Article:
Judge Upholds Pensions
For Hernandez & Parsell
MILFORD — Specially presiding judge Linda Wallach Miller has ruled against the Delaware Township Auditors’ claim that two former supervisors are not entitled to compensation from an approved state pension plan.
This is in relation to a 2006 pension plan that the township auditors claimed eight years later was not the pension plan that was agreed upon. In second class townships, it is the township auditors’ duty to approve all compensation packages involving supervisors that also work for the township.
Thaddeus Parsell held the position of Roadmaster since 1983 and was a township supervisor up until this year. Ileana Hernandez held the position of secretary/treasurer and supervisor since 1992 but was not re-elected in 2012.
The complaint filed by Attorney Michael Savona on behalf of Delaware Township Auditors – Chairman Dennis Lee, Michael Dickerson and Jane Neufeld – alleges that in March of 2006, the board of supervisors held a special meeting with then Auditors Louise Chattaway, Kathleen Cancelino and current auditor Dickerson, to consider participation in a proposed pension plan through a verbal presentation by then township solicitor Anthony Magnotta.
The plan verbally approved by the auditors would be managed by PA State Association of Township Supervisors (PSATS), would be funded solely by the township with no employee contribution, a flat fee of $79,000 annually and after three years, PSATS would contribute 50 percent of the cost to the plan. In addition, employees would be eligible for pension benefits after 10 years of service or at age 65.
According to the complaint, the pension plan approved at a March 2006 Board of Supervisors meeting was different from what the auditors approved, specifically that the cost of the plan was not limited to $79,000 per year nor was PSATS contributing 50 percent as specified in the meeting minutes. In addition, it was not the auditors’ understanding that the pension plan would be backdated to the time of employment.. for complete story get this week's issue.
Courthouse ARB Application Deferred Until October
MILFORD — Due to hurdles facing the land development application with the Milford Borough Planning Commission, the County Commissioners asked the Borough Architectural Review Board (ARB) for a continuance for their application for the County Courthouse restoration and expansion.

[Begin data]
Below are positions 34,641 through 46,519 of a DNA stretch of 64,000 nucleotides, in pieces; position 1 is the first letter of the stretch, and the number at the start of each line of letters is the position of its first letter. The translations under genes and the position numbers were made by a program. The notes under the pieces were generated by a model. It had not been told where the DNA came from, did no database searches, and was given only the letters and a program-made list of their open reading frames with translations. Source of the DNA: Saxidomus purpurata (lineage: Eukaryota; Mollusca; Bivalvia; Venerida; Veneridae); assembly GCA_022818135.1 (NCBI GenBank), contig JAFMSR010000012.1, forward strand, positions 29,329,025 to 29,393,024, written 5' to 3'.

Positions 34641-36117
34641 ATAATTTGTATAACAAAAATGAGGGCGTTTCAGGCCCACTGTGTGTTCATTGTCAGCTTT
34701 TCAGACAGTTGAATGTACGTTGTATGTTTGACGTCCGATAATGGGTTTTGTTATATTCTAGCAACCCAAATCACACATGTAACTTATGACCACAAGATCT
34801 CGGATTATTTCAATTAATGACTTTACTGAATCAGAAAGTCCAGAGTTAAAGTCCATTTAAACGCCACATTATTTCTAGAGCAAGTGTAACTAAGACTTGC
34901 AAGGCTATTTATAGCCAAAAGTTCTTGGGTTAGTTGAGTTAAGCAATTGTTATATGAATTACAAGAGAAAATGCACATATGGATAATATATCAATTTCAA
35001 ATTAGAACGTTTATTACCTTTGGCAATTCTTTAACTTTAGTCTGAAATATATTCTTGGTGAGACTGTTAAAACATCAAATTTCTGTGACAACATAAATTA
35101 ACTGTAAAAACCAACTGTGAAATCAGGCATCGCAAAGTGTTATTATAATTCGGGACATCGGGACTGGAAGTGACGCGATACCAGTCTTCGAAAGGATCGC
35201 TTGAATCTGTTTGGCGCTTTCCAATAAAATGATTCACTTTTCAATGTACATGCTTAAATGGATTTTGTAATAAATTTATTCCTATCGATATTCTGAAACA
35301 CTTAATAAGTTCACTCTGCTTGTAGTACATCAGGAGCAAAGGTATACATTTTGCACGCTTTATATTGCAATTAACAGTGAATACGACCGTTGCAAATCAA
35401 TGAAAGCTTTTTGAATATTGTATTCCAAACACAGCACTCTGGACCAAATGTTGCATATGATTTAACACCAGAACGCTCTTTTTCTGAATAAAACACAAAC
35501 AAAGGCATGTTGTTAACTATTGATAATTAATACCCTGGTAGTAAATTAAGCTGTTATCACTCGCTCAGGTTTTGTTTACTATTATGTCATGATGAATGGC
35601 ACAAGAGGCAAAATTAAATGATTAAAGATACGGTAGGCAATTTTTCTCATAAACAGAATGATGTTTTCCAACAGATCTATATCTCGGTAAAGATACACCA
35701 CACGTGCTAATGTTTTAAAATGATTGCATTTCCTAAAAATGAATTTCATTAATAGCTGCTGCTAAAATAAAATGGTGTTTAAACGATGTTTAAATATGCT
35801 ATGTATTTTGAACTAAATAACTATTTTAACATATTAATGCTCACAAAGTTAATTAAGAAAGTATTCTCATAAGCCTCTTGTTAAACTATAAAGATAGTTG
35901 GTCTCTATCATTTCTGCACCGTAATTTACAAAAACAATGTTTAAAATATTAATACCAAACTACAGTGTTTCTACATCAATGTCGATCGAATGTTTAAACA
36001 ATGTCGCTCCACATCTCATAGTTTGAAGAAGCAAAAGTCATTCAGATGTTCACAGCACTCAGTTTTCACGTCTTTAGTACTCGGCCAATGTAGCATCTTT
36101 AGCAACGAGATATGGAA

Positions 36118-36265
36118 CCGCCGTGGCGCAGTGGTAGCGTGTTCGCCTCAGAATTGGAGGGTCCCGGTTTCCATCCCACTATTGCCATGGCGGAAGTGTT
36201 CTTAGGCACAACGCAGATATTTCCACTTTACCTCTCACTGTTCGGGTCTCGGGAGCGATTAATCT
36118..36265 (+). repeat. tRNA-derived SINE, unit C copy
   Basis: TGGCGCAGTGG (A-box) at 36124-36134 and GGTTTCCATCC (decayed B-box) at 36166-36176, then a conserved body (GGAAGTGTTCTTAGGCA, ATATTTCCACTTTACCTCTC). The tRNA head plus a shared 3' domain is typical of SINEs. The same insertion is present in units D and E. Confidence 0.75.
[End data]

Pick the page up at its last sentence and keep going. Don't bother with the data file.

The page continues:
With changes to the application such as the easement for the septic system, changes to parking, and plans for purchasing lots from the Borough, County Solicitor Thomas Farley asked that the ARB hold a special meeting at 7 p.m. on Oct. 14 after the Planning Commission meeting at 5 p.m. that day, to which the ARB agreed.
Engineer Michael Lamoreaux, who presented the County’s application at the last ARB meeting, provided the board with 1) new elevations for the rear of the building, which had a vehicle ramp moved out of sight, 2) window details previously requested by the ARB architect, Vlad Potiyevsky, and 3) a photo montage of the Broad Street streetscape, including the proposed addition. He also provided them with the campus-wide parking study, which saves the County from demolishing two properties on West High Street... for complete story get this week's issue.
Courthouse Lot Ownership
Annex Development Plan
MILFORD — Pike County commissioners and their representatives found that their Courthouse complex Land Development (LD) plan would not be a cakewalk at the Milford Borough Planning Commission.
The commissioners and engineers submitted their LD plan, but the Commission voted not to accept it until the county amends the plan.
Commission Chairperson Adrienne Wendell questioned whether the Commission could accept the LD plan absent a county Lot Consolidation from Milford Borough Council. The County needs proof that it owns all four lots in front of the Courthouse, noted Commission Alternate Solicitor Tony Waldron.
The Kenworthey House and proposed annex is on one lot, part of the Courthouse and part of the lawn area in front of the Courthouse are on the second lot, another part of the Courthouse is on the third lot, and most of the lawn area is on the fourth lot.
The Borough owns the lot with the main lawn area; the county owns the other three. Waldron advised that the County must show an option to buy or proof of purchase and a Lot Consolidation plan approval from Milford Borough Council for the Commission to accept the LD plan. Historic Preservation Trust of Pike County lawyer George Broseman also objected to the LD. He said that the LD did not meet Borough Code, which indicates that an applicant must obtain a Conditional Use permit before submitting a LD plan. Waldron agreed.
Borough Zoning and Sewage Enforcement Officer Bob DiLorenzo explained that the County has two options: one is to consolidate the four lots, which requires a Conditional Use permit.
The second option is to combine nine lots, the four on Courthouse Square and five others that include the County Administration Building, Sheriff’s office, Raser House and Miller House on High Street (adjacent to District Magistrate’s Court), and Magistrate’s lot.
The Raser and Miller House lots are where the County plans to site the Courthouse and Annex’s in-ground septic system. The nine-lot Lot Consolidation doesn’t require a Conditional Use. The County now has to make the Lot Consolidation plan choice and resubmit an amended LD plan and amended sewage plan (if the nine-lot plan is submitted) at a subsequent Commission meeting.